This absurdly cheap wooden PC comes with a rather big flaw

(Image credit: Future)

Meet the Acute Angle AA B4 Mini PC, currently on sale at Gearbest for a measly $135.99 (roughly £100/AU$200), without any coupon needed.

This one-of-a-kind computer (review here) is made of wood and is triangular in shape, making it an almost perfect choice for anyone after a PC that wouldn’t look out of place in a posh lounge or next to a hotel POS.

Its specification isn't too shabby either: 8GB of memory (you’d usually be lucky to get half that at this price), 192GB of onboard storage (64GB eMMC and 128GB SSD), an Intel Celeron N3450 CPU and plenty of ports to connect your peripherals, as well as 802.11ac Wi-Fi.

Acute Angle AA B4 Mini PC -$135.99 at Gearbest

Acute Angle AA B4 Mini PC - <a href="" data-link-merchant=""" target="_blank" rel="nofollow">$135.99 at Gearbest
This striking machine will certainly turn heads and boasts a surprisingly decent specification for the price. For your money, you'll even receive a carry bag. However, the Acute Angle AA is marred by its strange origins in the world of cryptocurrency, so proceed with caution.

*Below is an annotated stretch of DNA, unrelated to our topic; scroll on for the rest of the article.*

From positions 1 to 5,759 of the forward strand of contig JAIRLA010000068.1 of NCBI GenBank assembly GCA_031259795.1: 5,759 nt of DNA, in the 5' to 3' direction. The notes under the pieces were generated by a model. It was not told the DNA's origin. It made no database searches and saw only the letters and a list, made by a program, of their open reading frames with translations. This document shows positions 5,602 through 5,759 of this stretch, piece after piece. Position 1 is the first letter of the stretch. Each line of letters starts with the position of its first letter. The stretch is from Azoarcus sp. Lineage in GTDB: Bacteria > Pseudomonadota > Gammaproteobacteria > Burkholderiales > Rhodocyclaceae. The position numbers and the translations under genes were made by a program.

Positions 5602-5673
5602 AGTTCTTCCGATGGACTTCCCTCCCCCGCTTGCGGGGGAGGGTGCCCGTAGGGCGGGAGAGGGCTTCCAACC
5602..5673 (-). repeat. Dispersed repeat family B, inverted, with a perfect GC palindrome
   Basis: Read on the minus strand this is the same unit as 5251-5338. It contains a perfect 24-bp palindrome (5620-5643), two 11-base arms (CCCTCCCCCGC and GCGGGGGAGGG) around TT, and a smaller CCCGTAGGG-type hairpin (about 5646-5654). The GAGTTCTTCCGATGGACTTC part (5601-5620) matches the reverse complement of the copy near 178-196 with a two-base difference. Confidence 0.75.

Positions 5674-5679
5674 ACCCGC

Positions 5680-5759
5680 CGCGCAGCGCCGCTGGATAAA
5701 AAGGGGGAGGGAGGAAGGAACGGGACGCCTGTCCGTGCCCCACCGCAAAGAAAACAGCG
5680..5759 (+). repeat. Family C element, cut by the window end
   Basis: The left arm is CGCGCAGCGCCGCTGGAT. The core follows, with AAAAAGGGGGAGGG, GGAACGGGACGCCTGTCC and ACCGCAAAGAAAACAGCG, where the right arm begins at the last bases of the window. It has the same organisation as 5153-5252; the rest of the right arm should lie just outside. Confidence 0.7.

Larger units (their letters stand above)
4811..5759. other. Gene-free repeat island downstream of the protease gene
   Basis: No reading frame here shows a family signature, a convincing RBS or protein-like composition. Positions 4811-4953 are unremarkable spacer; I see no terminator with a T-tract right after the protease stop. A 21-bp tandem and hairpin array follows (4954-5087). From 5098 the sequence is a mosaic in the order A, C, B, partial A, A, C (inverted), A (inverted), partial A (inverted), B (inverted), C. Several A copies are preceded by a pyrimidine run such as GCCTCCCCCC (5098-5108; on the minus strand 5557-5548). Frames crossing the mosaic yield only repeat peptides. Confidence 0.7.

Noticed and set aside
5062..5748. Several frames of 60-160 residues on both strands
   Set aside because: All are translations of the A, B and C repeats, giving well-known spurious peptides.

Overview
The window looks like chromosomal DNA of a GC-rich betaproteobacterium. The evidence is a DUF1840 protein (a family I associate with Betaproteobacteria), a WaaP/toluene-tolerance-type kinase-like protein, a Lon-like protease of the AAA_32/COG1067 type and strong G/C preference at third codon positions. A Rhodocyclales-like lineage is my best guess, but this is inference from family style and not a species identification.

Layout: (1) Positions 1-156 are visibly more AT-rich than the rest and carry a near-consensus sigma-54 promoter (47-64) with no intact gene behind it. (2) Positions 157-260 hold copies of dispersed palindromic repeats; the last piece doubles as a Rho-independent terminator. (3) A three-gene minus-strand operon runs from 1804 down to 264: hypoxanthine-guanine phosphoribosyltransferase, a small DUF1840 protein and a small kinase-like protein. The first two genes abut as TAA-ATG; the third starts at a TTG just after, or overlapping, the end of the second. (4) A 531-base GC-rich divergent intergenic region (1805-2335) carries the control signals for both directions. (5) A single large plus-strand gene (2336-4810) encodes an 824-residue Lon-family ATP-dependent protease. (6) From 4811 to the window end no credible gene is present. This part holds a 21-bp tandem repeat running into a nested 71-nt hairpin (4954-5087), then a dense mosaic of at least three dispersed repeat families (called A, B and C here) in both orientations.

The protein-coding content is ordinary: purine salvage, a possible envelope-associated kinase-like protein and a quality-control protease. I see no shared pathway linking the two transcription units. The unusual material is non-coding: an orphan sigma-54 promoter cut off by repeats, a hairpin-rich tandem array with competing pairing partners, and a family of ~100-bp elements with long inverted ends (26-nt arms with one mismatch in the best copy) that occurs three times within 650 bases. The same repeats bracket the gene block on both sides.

We do have some qualms with the machine; the OS would be better loaded on the SSD rather than on the eMMC storage and we’d prefer a fanless design. The device is also said to behave strangely with Linux distributions.

You might also be wondering why it's so cheap? Well, this is an end-of-life product whose creators had the lofty ambition of using it to mine cryptocurrency. This plan didn’t work out, so remaining stock is being flogged at near cost price.

The attractive triangular shell distracts from one particularly nasty flaw: there are reports some units run a piece of software that points to a node in the now defunct cryptocurrency project.

Note, while Gearbest ships globally, you may have to pay additional tax depending on your location.

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Desire Athow
Managing Editor, TechRadar Pro

Désiré has been musing and writing about technology during a career spanning four decades. He dabbled in website builders and web hosting when DHTML and frames were in vogue and started narrating about the impact of technology on society just before the start of the Y2K hysteria at the turn of the last millennium.